Welsh Labour must choose between independence or perpetual winter under a Tory government

The White Witch of Narnia

Ioan Talfryn

In C. S. Lewis’ The Lion of the Witch and the Wardrobe four siblings come across a magical world that has been plunged into an eternal winter.

This dead, stagnant world was meant as a Christian allegory but as a metaphor, it’s also quite apt as Labour survey the artic political landscape following their worst electoral results since 1935.

The first step towards releasing themselves from this icy prison, in the minds of many Labour supporters, is to find a new leader to replace Jeremy Corbyn.

The competition has already begun with Keir Starmer and Rebecca Long-Bailey the two early contenders for Labour’s own Aslan-like saviour.

An early feature of this race has been that words such as ‘the country’ and ‘patriotism’ (and Labour’s need to embrace it) have been uncritically banded around.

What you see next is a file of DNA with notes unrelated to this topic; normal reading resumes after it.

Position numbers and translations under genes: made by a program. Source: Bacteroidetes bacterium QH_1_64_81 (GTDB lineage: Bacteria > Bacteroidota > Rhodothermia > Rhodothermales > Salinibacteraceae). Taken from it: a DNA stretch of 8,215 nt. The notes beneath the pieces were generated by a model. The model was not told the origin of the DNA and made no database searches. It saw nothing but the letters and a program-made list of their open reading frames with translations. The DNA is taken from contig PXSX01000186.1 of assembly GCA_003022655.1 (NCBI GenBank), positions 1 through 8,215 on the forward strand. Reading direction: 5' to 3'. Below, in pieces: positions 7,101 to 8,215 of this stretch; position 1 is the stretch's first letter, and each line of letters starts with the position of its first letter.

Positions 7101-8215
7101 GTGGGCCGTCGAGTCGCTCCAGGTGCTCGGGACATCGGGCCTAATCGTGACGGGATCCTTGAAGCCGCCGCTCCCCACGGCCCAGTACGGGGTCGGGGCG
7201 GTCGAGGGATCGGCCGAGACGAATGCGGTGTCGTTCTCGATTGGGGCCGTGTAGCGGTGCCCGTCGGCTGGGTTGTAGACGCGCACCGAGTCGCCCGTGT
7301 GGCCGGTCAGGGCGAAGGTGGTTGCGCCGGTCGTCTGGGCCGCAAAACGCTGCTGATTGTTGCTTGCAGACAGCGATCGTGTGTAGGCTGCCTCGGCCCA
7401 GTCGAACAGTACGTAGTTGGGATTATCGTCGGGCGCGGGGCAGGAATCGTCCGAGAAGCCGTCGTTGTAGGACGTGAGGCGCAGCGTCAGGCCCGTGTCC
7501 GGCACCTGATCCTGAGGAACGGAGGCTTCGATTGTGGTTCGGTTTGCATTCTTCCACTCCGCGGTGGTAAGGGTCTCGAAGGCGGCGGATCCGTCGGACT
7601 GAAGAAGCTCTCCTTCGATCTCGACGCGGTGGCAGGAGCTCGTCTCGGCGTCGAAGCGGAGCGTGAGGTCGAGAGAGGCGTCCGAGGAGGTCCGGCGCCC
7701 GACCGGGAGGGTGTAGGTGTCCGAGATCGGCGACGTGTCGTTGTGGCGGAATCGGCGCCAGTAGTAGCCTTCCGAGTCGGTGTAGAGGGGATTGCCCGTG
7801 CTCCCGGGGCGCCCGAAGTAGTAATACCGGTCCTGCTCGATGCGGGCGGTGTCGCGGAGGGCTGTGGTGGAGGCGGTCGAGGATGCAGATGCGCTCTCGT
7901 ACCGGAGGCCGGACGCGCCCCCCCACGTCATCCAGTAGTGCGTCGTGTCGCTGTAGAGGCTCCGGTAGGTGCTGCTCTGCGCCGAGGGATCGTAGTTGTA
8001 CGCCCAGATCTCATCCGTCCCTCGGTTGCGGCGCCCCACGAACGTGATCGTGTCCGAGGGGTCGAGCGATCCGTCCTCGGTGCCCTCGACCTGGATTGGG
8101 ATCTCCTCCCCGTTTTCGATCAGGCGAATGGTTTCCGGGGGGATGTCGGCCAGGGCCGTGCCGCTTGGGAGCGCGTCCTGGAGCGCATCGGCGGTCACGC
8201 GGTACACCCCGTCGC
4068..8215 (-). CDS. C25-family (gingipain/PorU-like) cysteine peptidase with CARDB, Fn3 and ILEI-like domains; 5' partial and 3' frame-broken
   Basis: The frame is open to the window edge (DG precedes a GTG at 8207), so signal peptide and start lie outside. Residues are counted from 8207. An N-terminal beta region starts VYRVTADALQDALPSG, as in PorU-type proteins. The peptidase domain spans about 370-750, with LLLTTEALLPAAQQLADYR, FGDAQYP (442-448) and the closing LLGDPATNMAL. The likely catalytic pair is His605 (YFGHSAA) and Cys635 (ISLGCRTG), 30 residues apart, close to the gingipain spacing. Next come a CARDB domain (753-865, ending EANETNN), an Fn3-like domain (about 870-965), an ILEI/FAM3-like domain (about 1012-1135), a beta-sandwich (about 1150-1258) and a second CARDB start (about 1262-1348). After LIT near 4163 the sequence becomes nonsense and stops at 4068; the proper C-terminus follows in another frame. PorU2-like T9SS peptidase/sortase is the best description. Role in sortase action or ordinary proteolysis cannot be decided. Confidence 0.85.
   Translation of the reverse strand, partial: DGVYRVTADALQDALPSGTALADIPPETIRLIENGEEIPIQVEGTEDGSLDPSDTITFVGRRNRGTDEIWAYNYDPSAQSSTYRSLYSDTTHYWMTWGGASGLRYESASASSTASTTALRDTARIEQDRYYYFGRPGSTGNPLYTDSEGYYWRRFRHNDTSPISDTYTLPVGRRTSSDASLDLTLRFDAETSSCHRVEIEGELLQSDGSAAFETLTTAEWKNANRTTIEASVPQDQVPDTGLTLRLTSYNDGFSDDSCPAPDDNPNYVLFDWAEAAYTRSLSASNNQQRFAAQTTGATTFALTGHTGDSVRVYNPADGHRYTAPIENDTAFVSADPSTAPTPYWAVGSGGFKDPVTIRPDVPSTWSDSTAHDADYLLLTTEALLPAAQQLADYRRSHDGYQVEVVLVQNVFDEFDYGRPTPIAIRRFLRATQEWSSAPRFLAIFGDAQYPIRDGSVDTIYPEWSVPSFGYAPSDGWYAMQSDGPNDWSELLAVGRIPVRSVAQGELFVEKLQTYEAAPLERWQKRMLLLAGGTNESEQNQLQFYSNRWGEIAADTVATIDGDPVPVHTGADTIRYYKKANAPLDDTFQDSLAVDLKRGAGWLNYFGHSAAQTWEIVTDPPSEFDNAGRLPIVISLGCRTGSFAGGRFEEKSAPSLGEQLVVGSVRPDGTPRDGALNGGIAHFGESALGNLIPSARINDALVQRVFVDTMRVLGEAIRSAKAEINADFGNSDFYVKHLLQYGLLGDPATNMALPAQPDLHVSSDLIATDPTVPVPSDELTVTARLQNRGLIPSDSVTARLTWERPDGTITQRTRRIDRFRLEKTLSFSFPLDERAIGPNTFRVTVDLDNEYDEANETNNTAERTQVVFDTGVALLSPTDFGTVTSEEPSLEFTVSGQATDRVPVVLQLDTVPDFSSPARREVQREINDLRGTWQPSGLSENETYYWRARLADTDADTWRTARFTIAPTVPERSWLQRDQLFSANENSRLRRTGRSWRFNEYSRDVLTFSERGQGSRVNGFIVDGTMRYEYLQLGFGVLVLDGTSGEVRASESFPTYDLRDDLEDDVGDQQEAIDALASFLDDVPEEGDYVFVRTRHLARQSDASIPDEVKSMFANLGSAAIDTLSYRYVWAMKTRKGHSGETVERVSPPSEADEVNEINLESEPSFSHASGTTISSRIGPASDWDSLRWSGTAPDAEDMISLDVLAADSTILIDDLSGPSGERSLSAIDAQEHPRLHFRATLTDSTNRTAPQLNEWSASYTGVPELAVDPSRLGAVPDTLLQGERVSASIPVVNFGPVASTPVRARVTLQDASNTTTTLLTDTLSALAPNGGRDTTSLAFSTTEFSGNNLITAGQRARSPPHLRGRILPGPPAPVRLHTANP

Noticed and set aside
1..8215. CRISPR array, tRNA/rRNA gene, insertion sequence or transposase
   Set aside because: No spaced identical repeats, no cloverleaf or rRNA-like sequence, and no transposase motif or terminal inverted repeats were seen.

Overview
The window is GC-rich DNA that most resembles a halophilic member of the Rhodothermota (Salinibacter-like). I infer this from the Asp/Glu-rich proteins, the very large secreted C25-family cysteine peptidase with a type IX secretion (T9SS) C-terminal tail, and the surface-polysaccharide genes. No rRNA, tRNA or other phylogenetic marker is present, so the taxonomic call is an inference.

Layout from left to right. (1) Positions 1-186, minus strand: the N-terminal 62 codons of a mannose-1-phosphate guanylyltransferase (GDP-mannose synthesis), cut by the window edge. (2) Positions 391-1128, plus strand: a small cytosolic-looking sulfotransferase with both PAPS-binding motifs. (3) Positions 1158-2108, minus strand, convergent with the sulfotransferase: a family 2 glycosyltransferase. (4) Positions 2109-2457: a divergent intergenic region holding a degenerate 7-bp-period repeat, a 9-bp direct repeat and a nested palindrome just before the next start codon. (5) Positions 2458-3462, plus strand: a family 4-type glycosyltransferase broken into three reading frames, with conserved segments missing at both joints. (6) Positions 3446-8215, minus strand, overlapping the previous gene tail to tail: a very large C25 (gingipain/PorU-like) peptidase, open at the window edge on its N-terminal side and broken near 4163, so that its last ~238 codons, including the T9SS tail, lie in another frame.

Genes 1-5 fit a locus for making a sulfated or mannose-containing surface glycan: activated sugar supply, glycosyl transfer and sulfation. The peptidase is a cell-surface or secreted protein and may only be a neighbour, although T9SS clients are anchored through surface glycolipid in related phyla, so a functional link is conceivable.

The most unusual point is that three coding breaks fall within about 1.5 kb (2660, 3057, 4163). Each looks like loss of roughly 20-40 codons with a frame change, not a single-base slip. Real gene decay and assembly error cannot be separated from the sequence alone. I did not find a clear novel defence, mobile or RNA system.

This is understandable because key to Labour’s ability to bring back their own glorious political summer is solving the thorny question of national identity.

However, when the prospective English-only candidates for the Labour leadership talk about country and patriotism in such an ill-defined way, one can’t help but feel that they mean England.

This is a problem for Labour because key to their difficulties is that Britain / UK is not a single patria, a country or a nation, but an amalgam of four nations which are very quickly going their own way.

When asked to designate their nationality in the 2011 census the majority of individuals in the mainland UK chose English, Scottish or Welsh solely as opposed to just British or British and English, Scottish and Welsh – 60%, 62%, 58% respectively.